About Air and Water

Sunday, November 4, 2007

Residents question gas leak 'fixes'


Part V in a continuing series
WYLIE — Atmos Energy remains busy responding to concerns about the safety of its natural gas delivery system.

Customers have been flooding the Atmos call center following a News 8 investigation into potentially dangerous pipeline couplings still being used in North Texas. Now new questions are being raised about the company's safety commitment throughout its system.

Jay Marcom walks through a Wylie neighborhood with a natural gas detector—and an acute curiosity. He's seen the News 8 Investigates reports on defective couplings and wants to know how bad the leaks really are.

It didn't take him long to find one on Wednesday, apparently coming from a rusty gas meter.

A quick squirt of liquid soap on the source of the gas revealed the leak. "You can see the bubbles right here," Marcom said. "It tells me that piece of riser is leaking, right there where it hits that valve."

Just moments after alerting authorities, firefighters arrived with their own detection gear, confirming Marcom's discovery.

It's not really a surprise, considering all of the yellow Atmos "activity flags" littering the neighborhood that's just half a block away from where Benny and Martha Cryer died in a natural gas explosion one year ago.

Following that fatal blast, Atmos discovered 24 active leaks within just a few blocks.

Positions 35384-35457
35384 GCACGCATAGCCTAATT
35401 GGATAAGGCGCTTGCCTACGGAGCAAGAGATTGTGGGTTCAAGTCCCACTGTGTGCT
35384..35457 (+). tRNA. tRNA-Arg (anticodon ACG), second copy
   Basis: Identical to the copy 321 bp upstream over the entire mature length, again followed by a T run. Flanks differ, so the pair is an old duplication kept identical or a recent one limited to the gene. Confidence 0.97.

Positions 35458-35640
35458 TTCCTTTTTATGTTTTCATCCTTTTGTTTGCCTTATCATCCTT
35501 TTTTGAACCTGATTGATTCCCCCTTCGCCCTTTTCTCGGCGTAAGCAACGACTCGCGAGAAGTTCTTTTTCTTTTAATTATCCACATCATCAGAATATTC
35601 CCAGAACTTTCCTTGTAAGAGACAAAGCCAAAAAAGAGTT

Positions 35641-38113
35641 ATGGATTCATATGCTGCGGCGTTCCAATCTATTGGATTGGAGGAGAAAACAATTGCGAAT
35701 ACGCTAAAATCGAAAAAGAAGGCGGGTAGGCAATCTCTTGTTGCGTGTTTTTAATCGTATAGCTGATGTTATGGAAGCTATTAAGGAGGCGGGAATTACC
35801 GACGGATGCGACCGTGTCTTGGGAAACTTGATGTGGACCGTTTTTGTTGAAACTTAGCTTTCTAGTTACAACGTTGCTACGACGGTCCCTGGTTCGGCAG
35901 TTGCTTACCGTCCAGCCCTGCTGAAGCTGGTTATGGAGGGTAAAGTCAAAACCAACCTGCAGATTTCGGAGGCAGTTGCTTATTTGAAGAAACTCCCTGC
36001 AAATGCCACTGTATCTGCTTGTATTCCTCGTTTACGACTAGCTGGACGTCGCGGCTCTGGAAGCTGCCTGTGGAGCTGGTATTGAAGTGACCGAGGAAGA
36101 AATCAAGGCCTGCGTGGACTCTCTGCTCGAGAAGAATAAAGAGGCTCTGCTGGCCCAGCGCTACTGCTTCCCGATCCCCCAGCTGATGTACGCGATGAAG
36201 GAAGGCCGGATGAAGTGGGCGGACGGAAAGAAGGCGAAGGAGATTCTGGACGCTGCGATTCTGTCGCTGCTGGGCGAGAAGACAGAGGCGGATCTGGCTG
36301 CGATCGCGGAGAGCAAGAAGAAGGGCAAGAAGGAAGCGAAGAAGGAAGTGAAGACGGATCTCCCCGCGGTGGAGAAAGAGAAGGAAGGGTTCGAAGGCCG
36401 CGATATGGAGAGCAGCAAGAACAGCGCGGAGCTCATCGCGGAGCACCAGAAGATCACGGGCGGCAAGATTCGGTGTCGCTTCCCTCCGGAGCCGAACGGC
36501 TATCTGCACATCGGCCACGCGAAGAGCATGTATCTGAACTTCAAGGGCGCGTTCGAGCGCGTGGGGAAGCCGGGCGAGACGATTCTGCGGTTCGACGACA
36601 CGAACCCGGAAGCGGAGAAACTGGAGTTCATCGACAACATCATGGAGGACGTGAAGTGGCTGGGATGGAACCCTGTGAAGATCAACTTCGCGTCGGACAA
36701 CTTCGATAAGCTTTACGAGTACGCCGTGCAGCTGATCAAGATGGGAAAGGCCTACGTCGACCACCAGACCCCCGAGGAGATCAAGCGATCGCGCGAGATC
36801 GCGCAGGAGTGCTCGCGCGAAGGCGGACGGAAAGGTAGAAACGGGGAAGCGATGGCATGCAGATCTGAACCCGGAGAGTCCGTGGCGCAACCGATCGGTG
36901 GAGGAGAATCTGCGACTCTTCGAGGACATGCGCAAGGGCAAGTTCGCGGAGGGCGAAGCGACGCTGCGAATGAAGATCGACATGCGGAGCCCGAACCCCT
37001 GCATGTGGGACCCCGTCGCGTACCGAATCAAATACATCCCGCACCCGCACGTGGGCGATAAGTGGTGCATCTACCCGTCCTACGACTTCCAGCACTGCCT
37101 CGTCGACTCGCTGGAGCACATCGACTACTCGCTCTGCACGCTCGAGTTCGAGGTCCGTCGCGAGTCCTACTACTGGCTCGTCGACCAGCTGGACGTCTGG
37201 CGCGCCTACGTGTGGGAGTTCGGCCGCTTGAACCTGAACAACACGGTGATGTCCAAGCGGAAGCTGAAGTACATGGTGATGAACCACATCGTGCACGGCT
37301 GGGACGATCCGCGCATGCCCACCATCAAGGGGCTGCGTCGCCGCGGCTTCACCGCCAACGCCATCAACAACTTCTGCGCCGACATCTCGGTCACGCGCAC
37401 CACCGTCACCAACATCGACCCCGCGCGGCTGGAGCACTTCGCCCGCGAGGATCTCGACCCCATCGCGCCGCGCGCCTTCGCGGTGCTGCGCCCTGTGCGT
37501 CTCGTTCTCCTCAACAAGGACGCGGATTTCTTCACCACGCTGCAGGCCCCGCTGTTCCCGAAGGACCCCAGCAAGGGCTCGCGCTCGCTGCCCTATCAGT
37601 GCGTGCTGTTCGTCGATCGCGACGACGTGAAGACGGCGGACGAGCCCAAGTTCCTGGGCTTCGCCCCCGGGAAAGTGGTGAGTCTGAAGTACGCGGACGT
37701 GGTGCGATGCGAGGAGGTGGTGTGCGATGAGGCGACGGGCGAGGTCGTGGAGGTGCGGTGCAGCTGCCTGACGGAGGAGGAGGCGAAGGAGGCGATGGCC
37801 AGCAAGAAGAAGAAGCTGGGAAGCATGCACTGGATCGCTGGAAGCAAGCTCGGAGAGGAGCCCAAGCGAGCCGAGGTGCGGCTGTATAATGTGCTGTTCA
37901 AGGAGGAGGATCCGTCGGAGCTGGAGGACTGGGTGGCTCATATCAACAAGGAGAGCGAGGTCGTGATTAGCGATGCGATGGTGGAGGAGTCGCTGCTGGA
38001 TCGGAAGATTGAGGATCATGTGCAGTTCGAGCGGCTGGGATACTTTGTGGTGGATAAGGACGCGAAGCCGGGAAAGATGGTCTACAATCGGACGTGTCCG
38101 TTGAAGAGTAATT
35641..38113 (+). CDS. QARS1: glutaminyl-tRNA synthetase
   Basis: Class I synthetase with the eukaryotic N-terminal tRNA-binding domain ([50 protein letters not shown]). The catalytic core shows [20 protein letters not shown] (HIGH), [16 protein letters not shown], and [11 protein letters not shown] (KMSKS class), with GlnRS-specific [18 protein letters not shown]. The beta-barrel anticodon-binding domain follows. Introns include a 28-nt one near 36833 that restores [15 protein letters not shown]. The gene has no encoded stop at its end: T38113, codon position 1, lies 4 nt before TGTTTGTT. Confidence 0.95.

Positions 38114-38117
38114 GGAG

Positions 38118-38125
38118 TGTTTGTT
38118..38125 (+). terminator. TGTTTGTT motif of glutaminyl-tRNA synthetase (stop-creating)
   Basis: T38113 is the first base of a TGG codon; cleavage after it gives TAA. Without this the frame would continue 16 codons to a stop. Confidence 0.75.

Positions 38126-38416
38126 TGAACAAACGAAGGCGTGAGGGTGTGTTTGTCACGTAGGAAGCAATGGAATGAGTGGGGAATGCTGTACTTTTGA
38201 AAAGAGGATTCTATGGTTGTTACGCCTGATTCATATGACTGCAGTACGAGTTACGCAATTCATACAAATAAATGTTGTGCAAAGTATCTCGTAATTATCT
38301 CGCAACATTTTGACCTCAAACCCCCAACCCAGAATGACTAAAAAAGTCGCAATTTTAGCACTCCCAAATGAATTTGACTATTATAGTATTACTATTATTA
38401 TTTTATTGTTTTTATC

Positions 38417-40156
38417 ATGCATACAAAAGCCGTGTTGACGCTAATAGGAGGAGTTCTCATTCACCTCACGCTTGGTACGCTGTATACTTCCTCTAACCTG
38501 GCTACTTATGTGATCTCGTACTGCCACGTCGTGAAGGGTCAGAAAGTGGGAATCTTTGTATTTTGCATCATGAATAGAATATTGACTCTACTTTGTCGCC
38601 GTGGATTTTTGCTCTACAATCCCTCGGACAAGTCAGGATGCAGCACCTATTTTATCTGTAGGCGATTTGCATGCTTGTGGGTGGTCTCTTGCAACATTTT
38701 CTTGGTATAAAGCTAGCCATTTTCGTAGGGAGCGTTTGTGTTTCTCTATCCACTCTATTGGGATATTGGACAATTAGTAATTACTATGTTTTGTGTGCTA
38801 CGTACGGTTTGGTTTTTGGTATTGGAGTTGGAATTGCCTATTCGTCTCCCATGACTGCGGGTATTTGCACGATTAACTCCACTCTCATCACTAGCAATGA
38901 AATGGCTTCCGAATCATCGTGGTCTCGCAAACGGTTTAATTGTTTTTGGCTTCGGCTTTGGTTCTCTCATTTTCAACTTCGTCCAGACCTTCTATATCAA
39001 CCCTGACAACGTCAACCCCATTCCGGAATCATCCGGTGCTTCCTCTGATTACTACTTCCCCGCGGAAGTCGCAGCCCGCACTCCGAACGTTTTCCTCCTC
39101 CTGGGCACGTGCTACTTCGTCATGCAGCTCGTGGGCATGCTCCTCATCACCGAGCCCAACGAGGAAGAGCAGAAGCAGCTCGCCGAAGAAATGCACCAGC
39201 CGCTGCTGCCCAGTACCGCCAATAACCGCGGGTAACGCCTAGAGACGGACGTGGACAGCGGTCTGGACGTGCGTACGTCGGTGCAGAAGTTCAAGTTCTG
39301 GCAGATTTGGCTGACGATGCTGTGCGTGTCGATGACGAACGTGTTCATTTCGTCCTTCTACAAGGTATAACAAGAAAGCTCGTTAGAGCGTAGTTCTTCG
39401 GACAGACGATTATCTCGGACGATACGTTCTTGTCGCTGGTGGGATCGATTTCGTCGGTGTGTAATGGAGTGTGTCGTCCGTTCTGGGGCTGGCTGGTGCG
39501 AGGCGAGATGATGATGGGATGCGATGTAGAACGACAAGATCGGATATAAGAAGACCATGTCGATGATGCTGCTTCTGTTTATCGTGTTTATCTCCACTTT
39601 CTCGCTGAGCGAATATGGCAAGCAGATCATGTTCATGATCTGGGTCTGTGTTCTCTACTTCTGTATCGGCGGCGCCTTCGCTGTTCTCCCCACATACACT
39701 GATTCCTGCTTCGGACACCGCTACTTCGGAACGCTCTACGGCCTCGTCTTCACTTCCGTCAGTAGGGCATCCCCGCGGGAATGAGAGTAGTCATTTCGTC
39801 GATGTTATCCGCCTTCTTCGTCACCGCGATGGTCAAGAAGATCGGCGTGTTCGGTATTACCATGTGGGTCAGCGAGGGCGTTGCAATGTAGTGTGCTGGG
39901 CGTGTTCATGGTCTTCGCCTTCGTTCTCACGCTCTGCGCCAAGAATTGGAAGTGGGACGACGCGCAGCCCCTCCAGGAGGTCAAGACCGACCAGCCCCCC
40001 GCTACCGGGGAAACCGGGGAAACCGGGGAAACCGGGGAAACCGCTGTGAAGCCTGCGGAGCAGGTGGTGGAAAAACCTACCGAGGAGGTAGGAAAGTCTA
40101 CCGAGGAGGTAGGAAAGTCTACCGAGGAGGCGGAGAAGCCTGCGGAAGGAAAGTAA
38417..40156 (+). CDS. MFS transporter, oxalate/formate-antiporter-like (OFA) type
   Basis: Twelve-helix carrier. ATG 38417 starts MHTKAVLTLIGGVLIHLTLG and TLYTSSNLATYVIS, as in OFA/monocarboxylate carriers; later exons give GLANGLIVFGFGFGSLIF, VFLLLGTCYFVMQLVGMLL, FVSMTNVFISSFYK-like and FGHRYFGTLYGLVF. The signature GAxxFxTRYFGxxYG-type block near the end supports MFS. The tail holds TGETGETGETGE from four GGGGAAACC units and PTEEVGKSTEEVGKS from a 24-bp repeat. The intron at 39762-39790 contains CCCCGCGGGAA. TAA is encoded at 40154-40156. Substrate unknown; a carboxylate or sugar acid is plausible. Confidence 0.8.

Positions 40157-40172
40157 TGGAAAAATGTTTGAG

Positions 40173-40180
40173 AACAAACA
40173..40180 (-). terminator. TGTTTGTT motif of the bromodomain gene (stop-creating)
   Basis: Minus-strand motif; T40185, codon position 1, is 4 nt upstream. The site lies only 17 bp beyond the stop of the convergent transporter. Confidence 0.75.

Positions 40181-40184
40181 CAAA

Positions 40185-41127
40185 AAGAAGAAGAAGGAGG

Atmos repair crews responded to Marcom's leak report on Wednesday afternoon, but Wylie fire investigators were back on Thursday after Marcom discovered that the leaking pipe had simply been painted over.

Repairs were finally made after a second visit by Atmos workers.

Neighbor Coral Watkins said the gas company continues to repair leaks, while insisting that the area is safe. "Smelled gas the other day, called them out, they told me there was nothing out here," she said. "Then the other day, we caught them out here; they were fixing a neighbor's leak right behind my house."

Cindy Graham of Richardson feels the same way. She says she reported a neighborhood gas leak to Atmos last June. "They said they would do something. Nothing ever happened," Graham said.

Atmos took action only after News 8 reported Graham's story last week. The company told her the leak should have immediately been placed on a repair list.

Atmos says it has responded in person to more than 1,500 concerned customers following our reports. The company maintains that its gas delivery system is safe and reliable for all customers.

At the same time, however, Atmos boasts to potential investors that it has the "lowest utility operation and maintenance expenses per customer among its peers." Atmos spends $112 per customer; competitors spend $218 per customer.

A desire to keep maintenance costs low might explain why Atmos lets an estimated 100,000 potentially deadly pipeline couplings to remain in the constantly shifting North Texas soil. Replacing them could cost tens of millions of dollars.

Two times in the past week, News 8 has responded to natural gas leaks faster than Atmos repair crews.

State Rep. Jody Laubenberg (R-Murphy), whose district includes the Wylie neighborhood where the Cryers died, believes it's time for Atmos to put safety first. "We've already had, what? Eight, nine deaths, already? We know ground is going to shift, we know things are going to happen, let's not wait for more deaths," she said.
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